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Sunday, 24 March 2013 12:37

Succession Planning and Its Impact on the Performance of Small Micro Medium Enterprises within the Manufacturing Sector in Johannesburg

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The study found that there was a gap between perceived and actual status of succession planning in the SMMEs studied. It further revealed that there was no preference to recruiting from outside versus developing inside talent in preparation for succession planning. This finding can provide guidance to other SMME owners while making their succession planning, while it provides opportunities for managers. Most of the top managers surveyed indicated that they will be retiring in next 5 years and indicated that company had no succession plan or exist strategy. This finding has serious implications for the SMMEs studied and must take succession planning very seriously, otherwise they will come to a halt suddenly when the leadership leaves the enterprise for whatever reason, either due to natural death or otherwise. SMMES studied did not put plans in place to groom, train and develop top managers. As a way forward some strategies that can be followed to address the key variables are:

Business Strategy: An organisational structure should be implemented so that employees know who is next in line and what is expected of them, so that if anything is to happen to top management that company can still carry on. Exiting top management and shareholders should have contingency plans in place to ensure that the business can outlive them and that they have a proper exit strategy in place to carry over shares to the new management or new shareholders. The business strategy can add great value to a company if it needs to be sold.

Skills development: Identified top managers should be groomed and developed to ensure that they know what is expected to fill the vacant positions. It is of paramount important to ensure that these potential managers are fitted with all the necessary knowledge and skills to manage the top management of their companies.

Succession Planning: Implementing a formal succession plan is very important to ensure that all aspects have been looked at if something is to happen. The succession plan should also be reviewed annually to ensure managers’ suitability for positions and to ensure that all aspects have been accounted for. In conjunction to a good succession plan it is also necessary to have a good performance management system to ensure that potential top managers are identified from within or to see were individuals can be improved or where skills should be recruited from outside. Duties should be delegated in such a way that the business can operate if one or more key persons are absent thus employees should be multifunctional and flexible.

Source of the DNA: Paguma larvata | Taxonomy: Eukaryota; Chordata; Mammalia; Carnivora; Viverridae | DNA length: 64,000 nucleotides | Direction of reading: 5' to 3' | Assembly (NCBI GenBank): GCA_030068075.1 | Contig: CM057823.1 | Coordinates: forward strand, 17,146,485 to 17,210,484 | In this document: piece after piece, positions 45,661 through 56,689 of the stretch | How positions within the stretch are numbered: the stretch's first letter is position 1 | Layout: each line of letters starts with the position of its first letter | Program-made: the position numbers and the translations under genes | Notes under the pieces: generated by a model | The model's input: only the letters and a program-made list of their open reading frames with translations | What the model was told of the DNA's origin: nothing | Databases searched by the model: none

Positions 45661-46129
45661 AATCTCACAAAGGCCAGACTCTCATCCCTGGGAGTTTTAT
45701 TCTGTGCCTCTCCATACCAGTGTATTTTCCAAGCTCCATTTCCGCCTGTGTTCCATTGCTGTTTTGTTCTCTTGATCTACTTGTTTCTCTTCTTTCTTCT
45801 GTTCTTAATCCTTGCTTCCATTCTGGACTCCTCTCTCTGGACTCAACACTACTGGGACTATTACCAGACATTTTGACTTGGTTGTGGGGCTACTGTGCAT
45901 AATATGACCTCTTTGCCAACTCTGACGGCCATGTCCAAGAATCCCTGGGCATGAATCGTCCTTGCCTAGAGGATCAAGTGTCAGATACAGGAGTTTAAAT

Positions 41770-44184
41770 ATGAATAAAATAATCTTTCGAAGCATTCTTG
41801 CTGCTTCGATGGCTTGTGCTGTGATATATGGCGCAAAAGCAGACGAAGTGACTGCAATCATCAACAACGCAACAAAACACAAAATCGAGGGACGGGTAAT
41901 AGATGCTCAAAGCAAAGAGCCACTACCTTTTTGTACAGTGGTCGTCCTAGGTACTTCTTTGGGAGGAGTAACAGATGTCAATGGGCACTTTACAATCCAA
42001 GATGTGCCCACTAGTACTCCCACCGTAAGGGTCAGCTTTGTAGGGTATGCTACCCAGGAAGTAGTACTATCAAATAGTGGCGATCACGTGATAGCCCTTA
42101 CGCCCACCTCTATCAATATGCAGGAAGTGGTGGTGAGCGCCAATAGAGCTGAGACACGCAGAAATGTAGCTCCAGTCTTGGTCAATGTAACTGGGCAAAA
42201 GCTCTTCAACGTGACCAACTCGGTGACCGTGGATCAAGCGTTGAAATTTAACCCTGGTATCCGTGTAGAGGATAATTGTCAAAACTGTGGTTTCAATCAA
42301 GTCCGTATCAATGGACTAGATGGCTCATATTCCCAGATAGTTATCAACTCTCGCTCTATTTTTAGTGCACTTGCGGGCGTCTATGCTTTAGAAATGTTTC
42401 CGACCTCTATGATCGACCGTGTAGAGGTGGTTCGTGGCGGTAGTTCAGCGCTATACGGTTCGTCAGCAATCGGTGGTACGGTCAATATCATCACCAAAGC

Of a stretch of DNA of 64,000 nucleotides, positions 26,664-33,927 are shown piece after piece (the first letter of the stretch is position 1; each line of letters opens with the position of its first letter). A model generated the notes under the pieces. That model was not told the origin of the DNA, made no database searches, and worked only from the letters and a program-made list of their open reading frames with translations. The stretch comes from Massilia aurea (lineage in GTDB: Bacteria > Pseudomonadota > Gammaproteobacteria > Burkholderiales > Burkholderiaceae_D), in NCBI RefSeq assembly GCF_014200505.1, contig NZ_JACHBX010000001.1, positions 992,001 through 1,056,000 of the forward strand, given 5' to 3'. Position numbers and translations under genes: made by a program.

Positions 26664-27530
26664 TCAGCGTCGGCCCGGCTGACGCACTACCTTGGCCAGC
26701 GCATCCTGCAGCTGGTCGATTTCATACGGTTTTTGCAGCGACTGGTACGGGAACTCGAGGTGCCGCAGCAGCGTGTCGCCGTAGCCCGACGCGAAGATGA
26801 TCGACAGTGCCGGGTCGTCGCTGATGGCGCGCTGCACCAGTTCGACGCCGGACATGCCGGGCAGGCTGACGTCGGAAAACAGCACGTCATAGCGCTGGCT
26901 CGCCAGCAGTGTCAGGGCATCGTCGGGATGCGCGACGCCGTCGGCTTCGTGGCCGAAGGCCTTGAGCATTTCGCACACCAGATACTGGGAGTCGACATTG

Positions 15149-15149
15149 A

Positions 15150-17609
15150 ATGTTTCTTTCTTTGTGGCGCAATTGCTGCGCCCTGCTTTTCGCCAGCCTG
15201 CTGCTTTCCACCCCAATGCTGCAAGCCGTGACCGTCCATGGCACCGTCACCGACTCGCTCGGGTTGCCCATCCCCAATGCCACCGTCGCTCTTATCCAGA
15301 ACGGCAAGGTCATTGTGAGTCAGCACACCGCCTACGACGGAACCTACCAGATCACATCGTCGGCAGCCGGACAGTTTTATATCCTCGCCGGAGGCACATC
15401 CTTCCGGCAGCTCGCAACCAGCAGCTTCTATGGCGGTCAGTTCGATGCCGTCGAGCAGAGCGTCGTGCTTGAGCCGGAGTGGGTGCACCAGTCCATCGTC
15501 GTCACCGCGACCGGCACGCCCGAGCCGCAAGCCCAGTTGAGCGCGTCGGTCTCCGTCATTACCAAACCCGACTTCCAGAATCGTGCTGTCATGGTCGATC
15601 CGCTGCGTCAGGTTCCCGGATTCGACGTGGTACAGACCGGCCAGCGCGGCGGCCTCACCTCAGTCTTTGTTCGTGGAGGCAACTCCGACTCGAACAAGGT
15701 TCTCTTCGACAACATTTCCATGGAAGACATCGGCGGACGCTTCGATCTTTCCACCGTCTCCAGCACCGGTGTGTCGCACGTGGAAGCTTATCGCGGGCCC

It is evident from this study that the manufacturing sector has not changed from those recorded in earlier studies. The conclusion from this study served as a wakeup call to the SMMEs which took part.


The gaps that can be observed in the two preceding graphs show the perceived importance of the variables by the companies and what is actually implemented. The significance gap level of 0.5 was used and the following findings were made in respect of each variable:

Business Strategy: There was a gap of 0.73 in respect to what the companies perceived to what is to their advantage and what they are implementing. This variable represented the statements in regard to the company’s utilization of an exit strategy for their shareholders and top management, and whether their succession planning is aligned with the business strategy that they follow. It can be inferred that the respondents perceives highly of what needs to be done but the implementation is not up to the level expected.

Governance: There was no significant gap between responses in regards to the companies’ governance. The GAP is very small so the assumption can be made that respondents implemented governance measures according to what they perceive as good practice. Governance is used to see in what way the business is controlled by shareholders, procedures and managers.

Skills development: The study established that there was a gap of 0.53 in regard to the implementation and perceived advantage of skills development. Skills development is of paramount importance to succession planning as the new up and coming generation needs the proper training and development to function as the new leaders and to ensure the sustainability of the company.

Succession Planning: Succession planning had a significant gap level of 0.63 which illustrate that companies perceive succession planning as a measure to ensure sustainability in their companies, and that they recognize succession planning as a value adding component of their business. Although they do acknowledge that succession planning is value adding but they do not follow the necessarily follow steps to move from their current state to the preferred state.

Common issues found in case studies
Common issues that were identified within the case study, was that there is a lack of succession planning in most SMMEs. As most of these companies are still owned and managed by their founding members it creates a problem of sustainability. These shareholders will also be reaching pensionable age within the following few years and it is important to ensure that all plans are drown up before hand, to ensure that these companies remain operational and functional even when the owner isn’t personally able to manage.

 

References

Ajay K Garg & Erich Van Weele (May 2012), Succession Planning and Its Impact on the Performance of Small Micro Medium Enterprises within the Manufacturing Sector in Johannesburg, International Journal of Business and Management: Canadian Center of Science and Education (Vol. 7, No. 9).

Read 2678 times Last modified on Sunday, 24 March 2013 12:44